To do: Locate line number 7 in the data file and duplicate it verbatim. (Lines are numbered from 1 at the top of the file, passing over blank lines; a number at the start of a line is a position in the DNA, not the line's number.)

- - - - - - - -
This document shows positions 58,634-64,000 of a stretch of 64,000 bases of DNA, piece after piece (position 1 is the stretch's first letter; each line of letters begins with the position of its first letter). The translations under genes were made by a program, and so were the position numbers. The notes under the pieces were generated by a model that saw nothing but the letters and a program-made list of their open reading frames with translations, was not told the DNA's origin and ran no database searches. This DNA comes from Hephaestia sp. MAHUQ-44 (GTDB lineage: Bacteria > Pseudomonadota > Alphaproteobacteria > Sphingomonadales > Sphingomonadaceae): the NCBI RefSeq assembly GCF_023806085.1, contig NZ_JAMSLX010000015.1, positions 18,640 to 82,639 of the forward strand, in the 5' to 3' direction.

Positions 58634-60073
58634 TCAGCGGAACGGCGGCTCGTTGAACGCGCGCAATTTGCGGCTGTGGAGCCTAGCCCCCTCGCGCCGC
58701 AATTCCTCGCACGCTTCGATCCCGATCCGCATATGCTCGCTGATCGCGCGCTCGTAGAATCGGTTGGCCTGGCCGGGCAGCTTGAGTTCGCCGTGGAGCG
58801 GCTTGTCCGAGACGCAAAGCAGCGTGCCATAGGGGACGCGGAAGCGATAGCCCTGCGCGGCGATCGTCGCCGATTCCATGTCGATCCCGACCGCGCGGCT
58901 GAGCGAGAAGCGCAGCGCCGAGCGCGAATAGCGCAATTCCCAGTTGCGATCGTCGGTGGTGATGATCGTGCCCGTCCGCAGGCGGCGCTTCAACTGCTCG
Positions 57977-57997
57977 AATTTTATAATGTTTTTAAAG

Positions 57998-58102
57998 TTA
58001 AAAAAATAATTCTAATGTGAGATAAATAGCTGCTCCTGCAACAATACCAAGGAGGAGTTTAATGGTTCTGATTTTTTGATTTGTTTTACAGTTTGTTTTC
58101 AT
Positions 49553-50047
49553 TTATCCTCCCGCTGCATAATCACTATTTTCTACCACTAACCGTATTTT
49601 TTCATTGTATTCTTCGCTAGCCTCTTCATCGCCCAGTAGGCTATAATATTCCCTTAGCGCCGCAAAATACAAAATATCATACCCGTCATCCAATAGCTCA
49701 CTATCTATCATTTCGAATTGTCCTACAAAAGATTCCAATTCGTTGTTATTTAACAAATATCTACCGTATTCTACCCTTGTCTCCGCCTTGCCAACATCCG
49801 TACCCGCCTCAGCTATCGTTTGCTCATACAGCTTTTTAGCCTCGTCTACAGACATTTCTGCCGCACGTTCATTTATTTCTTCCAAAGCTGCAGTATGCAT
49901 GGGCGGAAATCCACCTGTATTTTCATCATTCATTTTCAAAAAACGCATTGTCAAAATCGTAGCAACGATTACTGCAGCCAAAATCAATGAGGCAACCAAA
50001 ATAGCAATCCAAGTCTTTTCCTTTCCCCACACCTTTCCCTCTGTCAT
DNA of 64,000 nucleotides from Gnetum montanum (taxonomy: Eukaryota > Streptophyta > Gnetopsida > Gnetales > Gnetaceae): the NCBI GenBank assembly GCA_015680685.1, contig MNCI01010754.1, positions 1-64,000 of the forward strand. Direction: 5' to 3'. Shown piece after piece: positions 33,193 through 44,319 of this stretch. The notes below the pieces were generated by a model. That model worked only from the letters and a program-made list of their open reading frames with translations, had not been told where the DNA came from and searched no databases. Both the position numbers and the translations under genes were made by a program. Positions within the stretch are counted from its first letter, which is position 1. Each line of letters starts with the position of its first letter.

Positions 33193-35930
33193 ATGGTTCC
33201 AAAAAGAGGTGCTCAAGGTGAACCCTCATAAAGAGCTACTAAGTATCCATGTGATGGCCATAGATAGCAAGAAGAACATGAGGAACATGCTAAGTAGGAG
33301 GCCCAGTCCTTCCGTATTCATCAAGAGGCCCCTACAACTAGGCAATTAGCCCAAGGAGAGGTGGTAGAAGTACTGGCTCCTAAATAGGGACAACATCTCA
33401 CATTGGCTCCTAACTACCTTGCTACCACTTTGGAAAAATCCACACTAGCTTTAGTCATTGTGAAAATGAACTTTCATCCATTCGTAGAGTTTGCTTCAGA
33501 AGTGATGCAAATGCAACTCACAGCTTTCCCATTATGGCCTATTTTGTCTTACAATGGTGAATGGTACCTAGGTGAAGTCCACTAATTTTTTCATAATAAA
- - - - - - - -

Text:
Positions 57977-57997